Piano Trio No.1 in b minor, Op.20
Richard Franck (1858-1938) was the son of the composer, concert pianist and teacher Eduard Franck (whose music we also publish). Born in Cologne, where his father was then teaching, Richard showed an early talent for the piano. When it became clear he was going to pursue a career in music, Eduard, who had studied with Mendelssohn, saw to it that he received the best training available. Richard was sent to the prestigious Leipzig Conservatory to study with Carl Reinecke and Salomon Jadassohn, both of whom were among the leading composers and teachers of their day. After finishing his studies, Richard enjoyed a long career as a teacher, composer, and pianist, during the course of which he held several positions in Germany and Switzerland.
Although he was a fine performer, and a respected teacher and composer, Richard Franck never achieved the prominence which his father had. [Eduard, though today unknown, was during his lifetime---1817-1893--- considered a leading concert performer and teacher.] It was simply a fact of life, which befalls a many fine musician, and not a reflection on Richard as either a teacher, performer or composer. Those critics, who were familiar with his compositions and his piano playing, regularly lavished praised upon them. For example, the prestigious Allgemeine Schweizer Zeitung (Swiss Musical Journal), writing about Richard Franck's Piano Trio No.1, Op.20, enthused:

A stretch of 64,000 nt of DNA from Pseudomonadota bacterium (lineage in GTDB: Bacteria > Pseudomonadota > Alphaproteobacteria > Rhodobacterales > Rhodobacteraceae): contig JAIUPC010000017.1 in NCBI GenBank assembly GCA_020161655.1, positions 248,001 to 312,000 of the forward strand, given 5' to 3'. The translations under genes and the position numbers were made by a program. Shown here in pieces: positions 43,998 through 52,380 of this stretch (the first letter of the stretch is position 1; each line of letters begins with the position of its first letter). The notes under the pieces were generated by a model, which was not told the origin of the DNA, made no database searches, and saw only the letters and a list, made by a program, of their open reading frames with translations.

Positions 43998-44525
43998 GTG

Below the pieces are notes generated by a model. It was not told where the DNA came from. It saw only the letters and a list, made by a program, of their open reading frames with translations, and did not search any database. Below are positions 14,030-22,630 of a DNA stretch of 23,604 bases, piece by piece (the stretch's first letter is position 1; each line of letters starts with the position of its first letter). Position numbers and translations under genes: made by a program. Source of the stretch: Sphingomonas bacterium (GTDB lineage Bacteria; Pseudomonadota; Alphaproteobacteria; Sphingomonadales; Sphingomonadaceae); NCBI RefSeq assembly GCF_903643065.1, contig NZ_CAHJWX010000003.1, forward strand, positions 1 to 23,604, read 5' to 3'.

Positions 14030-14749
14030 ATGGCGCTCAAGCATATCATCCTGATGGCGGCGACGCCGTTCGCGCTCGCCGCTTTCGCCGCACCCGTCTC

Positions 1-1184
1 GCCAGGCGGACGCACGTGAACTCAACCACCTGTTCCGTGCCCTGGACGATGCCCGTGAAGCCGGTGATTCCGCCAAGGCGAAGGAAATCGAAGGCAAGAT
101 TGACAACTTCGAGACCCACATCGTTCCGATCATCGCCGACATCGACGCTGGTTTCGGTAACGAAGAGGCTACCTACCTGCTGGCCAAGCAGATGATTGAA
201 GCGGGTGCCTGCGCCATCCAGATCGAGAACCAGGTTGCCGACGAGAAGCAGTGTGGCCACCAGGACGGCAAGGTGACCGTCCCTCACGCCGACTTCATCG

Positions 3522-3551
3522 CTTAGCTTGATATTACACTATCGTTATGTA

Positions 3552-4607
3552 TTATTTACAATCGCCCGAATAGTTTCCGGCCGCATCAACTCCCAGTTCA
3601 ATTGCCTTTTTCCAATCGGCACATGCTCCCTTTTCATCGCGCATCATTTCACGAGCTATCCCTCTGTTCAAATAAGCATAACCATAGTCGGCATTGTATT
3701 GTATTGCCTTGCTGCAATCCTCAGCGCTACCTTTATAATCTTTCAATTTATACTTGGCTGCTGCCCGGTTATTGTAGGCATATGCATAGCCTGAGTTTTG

"Powerful and full-sounding energy is shown in many works, not least in [Richard Franck's] Op.20 Piano Trio, which is a magnificent, significant composition, fresh in invention, firm and secure in its development, and mature in its expression."
Franck's Piano Trio No.1 was composed during his time in Switzerland and was published in 1893. The opening Allegro, has for its main theme a restless, searching melody followed by a turbulent development section. The gorgeous second theme effectively relieves the tension but it, too, brings a sense of striving. Next is a quiet and reflective Andante sostenuto. This is followed by an updated, graceful and light-hearted Menuetto which gives no hint at all of the stormy music hidden in the middle section of this very fine movement. The finale, Prestissimo, is a whirling tarantella.
With its lovely melodies and exciting musical episodes, audiences and players alike will find this trio a very appealing work. Long out of print, our edition is the first in over a century.